Florida is following a trend that was set by San Francisco, where the city banned Puppy Mills from selling their animals to local Pet Stores and many puppies from the shelters often go without a home and are put to sleep. This means more puppies get out of shelters and those spaces can free up to help with dogs that are injured or in need of serious care that many of these shelters can provide.

Animal ordinance

The ordinance proposes that new pet stores can sell cats and dogs from local animal shelters or rescue centers. Pet stores are barred from buying their animals from puppy mills or large-scale breeders.

But as for existing pet stores that have establishments in the country, they would be able to operate unrestrained.

The problem was addressed by Commissioner Ken Hagan who proposed the ban. He stated that breeders often incorporate abusive tactics and have their animals live in filthy conditions. But that when you go to buy one of those adorable puppies, they don’t look like they are covered in grime and filth. While most of the suppliers are not in Florida, shutting down some of the commercial sales guarantees that some of the cats and dogs being adopted in Florida are not coming from large-scale breeders.

“It doesn’t make sense to import animals when we already have thousands of unwanted animals,” said Commissioner Ken Hagan to Tampa Bay Times.

48 other Florida jurisdictions have already passed legislation similar to the large-scale ordinance proposed by Commissioner Hagan.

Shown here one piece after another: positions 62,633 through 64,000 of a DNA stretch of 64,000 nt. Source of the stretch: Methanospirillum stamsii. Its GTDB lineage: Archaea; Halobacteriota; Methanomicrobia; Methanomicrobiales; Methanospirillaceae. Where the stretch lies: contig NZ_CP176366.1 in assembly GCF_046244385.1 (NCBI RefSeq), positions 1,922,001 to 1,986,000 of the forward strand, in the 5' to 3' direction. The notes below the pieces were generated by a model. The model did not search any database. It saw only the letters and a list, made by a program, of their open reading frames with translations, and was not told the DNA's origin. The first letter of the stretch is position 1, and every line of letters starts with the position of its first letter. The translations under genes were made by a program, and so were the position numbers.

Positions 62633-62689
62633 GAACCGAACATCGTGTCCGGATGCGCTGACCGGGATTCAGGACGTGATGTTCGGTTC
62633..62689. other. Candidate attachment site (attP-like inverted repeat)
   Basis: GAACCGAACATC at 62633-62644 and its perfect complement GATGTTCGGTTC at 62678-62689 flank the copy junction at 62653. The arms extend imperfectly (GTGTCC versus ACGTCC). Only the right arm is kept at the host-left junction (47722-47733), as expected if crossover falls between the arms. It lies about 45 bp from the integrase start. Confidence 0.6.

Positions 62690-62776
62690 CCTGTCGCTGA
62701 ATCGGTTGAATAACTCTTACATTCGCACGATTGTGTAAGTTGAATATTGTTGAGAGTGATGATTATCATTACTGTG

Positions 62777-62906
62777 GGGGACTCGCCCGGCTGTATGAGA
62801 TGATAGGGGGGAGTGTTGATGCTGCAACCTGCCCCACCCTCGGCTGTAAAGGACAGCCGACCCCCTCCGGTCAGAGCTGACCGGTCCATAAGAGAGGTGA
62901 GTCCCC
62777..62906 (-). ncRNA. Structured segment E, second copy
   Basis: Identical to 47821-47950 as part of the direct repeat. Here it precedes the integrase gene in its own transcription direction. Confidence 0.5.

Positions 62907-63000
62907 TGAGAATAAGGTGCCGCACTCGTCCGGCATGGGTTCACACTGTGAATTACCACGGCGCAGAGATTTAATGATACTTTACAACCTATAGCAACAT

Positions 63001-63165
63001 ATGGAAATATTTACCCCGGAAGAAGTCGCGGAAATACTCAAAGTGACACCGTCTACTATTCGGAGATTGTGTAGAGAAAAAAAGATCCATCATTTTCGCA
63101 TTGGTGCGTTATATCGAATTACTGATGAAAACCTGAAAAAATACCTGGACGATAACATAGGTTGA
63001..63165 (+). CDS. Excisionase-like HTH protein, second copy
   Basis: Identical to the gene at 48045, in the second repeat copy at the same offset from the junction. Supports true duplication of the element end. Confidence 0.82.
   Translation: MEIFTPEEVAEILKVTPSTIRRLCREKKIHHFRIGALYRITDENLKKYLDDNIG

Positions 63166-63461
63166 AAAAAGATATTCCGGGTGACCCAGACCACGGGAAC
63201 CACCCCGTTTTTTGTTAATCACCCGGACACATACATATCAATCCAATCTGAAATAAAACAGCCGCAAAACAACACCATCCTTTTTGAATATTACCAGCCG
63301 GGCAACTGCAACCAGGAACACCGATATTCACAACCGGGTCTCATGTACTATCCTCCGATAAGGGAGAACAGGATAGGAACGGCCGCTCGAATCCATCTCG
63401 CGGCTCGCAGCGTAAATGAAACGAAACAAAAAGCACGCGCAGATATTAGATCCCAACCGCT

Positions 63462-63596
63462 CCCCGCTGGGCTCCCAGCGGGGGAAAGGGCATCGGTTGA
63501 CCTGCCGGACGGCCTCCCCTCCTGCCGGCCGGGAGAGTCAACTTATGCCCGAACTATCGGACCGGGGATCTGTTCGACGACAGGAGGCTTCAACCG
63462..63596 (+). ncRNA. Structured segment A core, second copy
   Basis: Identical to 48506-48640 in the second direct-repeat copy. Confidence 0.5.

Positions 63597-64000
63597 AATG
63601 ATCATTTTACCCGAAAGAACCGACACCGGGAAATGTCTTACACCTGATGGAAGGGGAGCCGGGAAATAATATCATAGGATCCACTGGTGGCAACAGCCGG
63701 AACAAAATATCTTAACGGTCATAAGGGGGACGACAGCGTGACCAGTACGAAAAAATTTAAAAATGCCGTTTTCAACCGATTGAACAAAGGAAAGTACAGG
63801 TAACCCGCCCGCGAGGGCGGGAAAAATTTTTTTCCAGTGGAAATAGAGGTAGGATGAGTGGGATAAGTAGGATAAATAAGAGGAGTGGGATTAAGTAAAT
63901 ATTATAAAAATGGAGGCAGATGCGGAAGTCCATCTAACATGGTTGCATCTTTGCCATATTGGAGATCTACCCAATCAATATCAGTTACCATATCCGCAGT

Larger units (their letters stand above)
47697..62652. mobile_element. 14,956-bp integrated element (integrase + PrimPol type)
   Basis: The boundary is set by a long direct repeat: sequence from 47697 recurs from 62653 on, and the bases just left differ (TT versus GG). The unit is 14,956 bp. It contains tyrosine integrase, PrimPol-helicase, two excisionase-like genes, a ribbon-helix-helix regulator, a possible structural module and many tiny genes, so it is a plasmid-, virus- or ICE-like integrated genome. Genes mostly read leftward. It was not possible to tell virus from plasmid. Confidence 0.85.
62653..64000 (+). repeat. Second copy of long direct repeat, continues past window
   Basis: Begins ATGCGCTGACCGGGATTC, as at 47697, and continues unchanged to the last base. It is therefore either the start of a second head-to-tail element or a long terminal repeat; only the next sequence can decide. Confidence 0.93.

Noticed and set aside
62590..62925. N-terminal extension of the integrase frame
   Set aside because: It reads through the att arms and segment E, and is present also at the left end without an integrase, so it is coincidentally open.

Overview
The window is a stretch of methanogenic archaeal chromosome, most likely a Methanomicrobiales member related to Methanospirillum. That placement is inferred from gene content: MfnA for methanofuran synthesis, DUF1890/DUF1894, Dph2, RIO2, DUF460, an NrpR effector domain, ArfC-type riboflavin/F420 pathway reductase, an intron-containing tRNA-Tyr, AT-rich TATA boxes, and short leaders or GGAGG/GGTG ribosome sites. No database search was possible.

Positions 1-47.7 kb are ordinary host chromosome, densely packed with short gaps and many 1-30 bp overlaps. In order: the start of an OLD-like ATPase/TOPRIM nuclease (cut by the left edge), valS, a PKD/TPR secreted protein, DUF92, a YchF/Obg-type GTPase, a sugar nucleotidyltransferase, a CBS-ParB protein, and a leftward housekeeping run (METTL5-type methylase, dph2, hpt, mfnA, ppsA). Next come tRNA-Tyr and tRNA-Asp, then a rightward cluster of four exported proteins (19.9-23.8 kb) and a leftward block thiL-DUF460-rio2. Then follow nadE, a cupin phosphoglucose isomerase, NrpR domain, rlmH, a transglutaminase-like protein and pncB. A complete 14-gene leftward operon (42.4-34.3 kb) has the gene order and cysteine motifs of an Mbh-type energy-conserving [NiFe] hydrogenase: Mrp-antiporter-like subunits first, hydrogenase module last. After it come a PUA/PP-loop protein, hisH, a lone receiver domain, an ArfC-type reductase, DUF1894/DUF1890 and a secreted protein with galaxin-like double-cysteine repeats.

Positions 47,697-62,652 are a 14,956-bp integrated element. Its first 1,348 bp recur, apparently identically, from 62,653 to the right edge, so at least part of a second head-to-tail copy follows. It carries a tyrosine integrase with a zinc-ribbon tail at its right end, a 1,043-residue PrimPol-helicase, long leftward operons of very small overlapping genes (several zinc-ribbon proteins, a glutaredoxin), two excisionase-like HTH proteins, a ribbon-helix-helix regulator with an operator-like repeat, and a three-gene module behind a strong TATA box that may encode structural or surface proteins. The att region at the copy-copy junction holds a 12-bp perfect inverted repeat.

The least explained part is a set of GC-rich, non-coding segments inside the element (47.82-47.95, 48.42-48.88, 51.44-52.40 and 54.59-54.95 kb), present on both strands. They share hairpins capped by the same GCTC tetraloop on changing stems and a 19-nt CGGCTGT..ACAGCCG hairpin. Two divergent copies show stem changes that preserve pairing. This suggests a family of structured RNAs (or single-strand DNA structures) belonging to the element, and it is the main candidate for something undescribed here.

My puppy, my choice

The ordinance has already proposed several backlashes from local puppy stores and sellers in Tampa. Outcries from owners such as William Roland from Puppies Tampa and employees from All About Puppies took to protesting wearing light blue shirts that read: "my puppy, my choice." All About Puppies has three existing commercial pet stores in Hillsborough County.

Advocates against puppy mills said to those concerned about losing their business that they can still sell rescued dogs and cats. However, several commissioners agreed that having people shut down their businesses because they buy from breeders could mean less pet stores in Florida and more animals still being put down. A grandfather clause was established with those store owners and employees to get their pets from local shelters without having to shut down their businesses.